One of the more innovative preparations of octopus comes by way of the longtime Los Angeles staple Sotto. Sous vide octopus is ground to make a unique Bolognese laced with anchovy that is accompanied by toothsome pasta, a generous portion of burrata, and house-made breadcrumbs for a dish with intense seafood flavor and perfect textural balance.

Papa Cristo's Catering & Greek Taverna

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This iconic Greek market and restaurant serves octopodakia, or grilled baby octopus. The traditional dish is drizzled with lemon, olive oil, and oregano, and exemplifies simple Mediterranean cooking.

Bestia's grilled octopus is mixed with calamari, and is tender, slightly smoky, and comes with arugula, mushrooms, fennel, aged balsamic, and chili lemon vinaigrette. Seems Chef Ori Menache can just do no wrong.

RivaBella

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Chef Luigi Fineo’s take on a classic Sicilian dish comes by way of Rivabella’s popular octopus salad, served with briney taggiasca olives, potato, and salsa verde.

fundamental LA

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Eater LA forum participants have named this Westwood gem as one of the most underrated restaurants in LA. The Mallorcan octopus is glazed with barbecue sauce and plated with persimmon and fennel for one of the most visually appealing, seasonal dishes of the moment.

Petty Cash Taqueria

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Petty Cash puts their spin on the cephalopod by wrapping charred tentacles in a toothsome tortilla with chile de arbol, peanuts, jack cheese, and avocado for a taco that is spicy and meaty with a nice cheesy crust. [Photo: Ryan Tanaka]

Fig & Olive

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Fig & Olive’s Mediterranean spin on the cephalopod comes in the visually stunning Octopus a la Gallega. The carpaccio dish is comprised of thinly sliced braised octopus with marinated bell pepper, fingerling potato, black olive, basil, arugula, pimenton lemon dressing, and Cobrancosa olive oil.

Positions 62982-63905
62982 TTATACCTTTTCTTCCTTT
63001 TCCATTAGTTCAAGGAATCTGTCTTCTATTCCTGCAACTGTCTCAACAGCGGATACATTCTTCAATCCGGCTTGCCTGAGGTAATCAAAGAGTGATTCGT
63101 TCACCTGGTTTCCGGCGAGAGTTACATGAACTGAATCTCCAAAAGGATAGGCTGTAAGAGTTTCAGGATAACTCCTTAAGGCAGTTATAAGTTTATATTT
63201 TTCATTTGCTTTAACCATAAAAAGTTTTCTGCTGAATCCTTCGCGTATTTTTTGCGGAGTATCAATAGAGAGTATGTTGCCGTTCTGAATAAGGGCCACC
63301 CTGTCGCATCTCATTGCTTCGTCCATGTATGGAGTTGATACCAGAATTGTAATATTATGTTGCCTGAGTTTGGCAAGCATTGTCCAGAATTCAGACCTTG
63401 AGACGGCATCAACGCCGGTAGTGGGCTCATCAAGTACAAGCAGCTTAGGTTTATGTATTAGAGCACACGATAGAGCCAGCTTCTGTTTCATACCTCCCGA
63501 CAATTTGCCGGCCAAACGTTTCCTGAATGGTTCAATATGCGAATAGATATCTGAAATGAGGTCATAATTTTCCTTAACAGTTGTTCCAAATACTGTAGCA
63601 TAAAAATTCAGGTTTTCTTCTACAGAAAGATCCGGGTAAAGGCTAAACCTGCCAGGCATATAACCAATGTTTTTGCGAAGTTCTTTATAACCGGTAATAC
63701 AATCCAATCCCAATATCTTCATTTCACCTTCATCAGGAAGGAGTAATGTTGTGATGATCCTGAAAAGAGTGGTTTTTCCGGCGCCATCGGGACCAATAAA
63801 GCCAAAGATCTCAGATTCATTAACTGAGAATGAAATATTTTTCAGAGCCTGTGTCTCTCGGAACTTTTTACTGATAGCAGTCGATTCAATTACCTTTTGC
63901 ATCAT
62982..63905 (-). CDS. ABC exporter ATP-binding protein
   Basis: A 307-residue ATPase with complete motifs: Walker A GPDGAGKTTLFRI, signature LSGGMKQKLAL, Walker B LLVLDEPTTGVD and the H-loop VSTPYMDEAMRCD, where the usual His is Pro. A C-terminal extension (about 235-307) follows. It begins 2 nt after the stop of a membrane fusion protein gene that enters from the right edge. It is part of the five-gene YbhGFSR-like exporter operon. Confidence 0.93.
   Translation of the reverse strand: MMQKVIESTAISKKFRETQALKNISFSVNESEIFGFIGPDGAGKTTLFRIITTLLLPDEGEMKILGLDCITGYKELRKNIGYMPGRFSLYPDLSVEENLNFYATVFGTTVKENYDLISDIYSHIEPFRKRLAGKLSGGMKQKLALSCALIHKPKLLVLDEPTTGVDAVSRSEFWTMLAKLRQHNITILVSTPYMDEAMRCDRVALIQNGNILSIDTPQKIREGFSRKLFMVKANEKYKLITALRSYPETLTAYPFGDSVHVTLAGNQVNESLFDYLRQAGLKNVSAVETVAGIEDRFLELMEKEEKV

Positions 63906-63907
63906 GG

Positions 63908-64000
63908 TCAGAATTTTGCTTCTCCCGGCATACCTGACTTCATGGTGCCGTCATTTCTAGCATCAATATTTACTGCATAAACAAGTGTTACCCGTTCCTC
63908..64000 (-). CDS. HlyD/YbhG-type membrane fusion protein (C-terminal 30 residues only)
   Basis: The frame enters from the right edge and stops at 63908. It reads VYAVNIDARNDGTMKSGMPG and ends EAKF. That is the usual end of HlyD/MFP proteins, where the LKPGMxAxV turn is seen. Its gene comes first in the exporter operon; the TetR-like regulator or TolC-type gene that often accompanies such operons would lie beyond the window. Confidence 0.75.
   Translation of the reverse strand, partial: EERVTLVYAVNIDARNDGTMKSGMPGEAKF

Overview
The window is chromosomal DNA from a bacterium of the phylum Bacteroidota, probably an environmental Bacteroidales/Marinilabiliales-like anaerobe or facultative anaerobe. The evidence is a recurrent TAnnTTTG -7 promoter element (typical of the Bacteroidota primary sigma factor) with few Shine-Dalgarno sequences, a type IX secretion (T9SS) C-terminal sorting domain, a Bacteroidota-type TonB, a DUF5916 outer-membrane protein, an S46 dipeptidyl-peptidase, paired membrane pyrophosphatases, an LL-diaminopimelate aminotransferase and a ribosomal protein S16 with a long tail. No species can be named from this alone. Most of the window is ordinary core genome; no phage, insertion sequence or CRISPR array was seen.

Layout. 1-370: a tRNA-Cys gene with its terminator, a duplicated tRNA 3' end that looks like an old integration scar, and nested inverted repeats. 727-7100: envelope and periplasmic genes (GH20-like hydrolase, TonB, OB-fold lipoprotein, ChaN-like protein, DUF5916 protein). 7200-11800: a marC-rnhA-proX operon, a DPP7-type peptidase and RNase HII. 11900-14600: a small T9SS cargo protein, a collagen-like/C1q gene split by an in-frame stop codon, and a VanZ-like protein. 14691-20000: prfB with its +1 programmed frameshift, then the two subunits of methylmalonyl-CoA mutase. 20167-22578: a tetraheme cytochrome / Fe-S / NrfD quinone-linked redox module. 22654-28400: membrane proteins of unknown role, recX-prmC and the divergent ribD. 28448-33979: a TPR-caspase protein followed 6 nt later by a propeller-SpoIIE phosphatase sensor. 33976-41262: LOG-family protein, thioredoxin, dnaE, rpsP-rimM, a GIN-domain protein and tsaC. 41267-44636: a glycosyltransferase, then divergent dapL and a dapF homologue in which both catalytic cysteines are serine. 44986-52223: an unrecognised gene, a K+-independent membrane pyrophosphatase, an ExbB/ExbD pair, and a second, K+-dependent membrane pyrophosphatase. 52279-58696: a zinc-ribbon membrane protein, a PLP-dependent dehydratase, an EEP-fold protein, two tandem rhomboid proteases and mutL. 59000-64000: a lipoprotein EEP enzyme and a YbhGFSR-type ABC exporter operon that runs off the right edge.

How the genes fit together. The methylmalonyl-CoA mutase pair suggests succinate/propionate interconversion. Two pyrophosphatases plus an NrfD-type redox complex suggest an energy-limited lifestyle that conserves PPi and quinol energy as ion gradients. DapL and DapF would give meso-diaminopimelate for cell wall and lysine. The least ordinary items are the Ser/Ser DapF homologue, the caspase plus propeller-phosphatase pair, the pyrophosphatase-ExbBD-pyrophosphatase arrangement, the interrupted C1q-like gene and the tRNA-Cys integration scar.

Tanzy, Westwood’s California Italian restaurant by Executive Chef Bryan Podgorski, offers grilled Spanish octopus with warm potato salad, celery branch, lemon, and parsley emulsion.

Pistola

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The ritzy redesign of the old AOC space by Vic Casanova and Seth Glassman offers roasted octopus that sits atop braised escarole, a rich white bean passato, and lemon agrumato.

Saint Martha

This Koreatown gem serves one of the best examples of octopus in Los Angeles. Extraordinarily tender tentacles of octopus sit atop Koshihikari rice, and are enhanced by lardo and espelette. The salinity of the fat and rice make the dish reminiscent of the ocean, while the Pollock-esque plating illustrates the artistry of Chef Nick Erven. [Photo: Saint Martha]

Fishing with Dynamite

Fishing with Dynamite, chef David LeFevre’s seafood-centric branch of his expanding empire of Manhattan Beach restaurants offers a complex octopus dish with Mediterranean flair. The supple octopus has a slight char, and comes with cranberry beans, date-tomato ragu, preserved lemon, and olive tapenade. [Photo: Rick Poon]

Wassada

Wassada specializes in Korean sashimi service, similar in concept to omakase at Japanese restaurants, but with a seemingly never-ending overhaul of Korean dishes. A staple of this multi-course feast is san nakji, or live octopus. Adventurous diners will plunk the wiggling pieces of octopus into salted sesame oil then will chew vigorously to keep the octopus from suctioning on to tongues.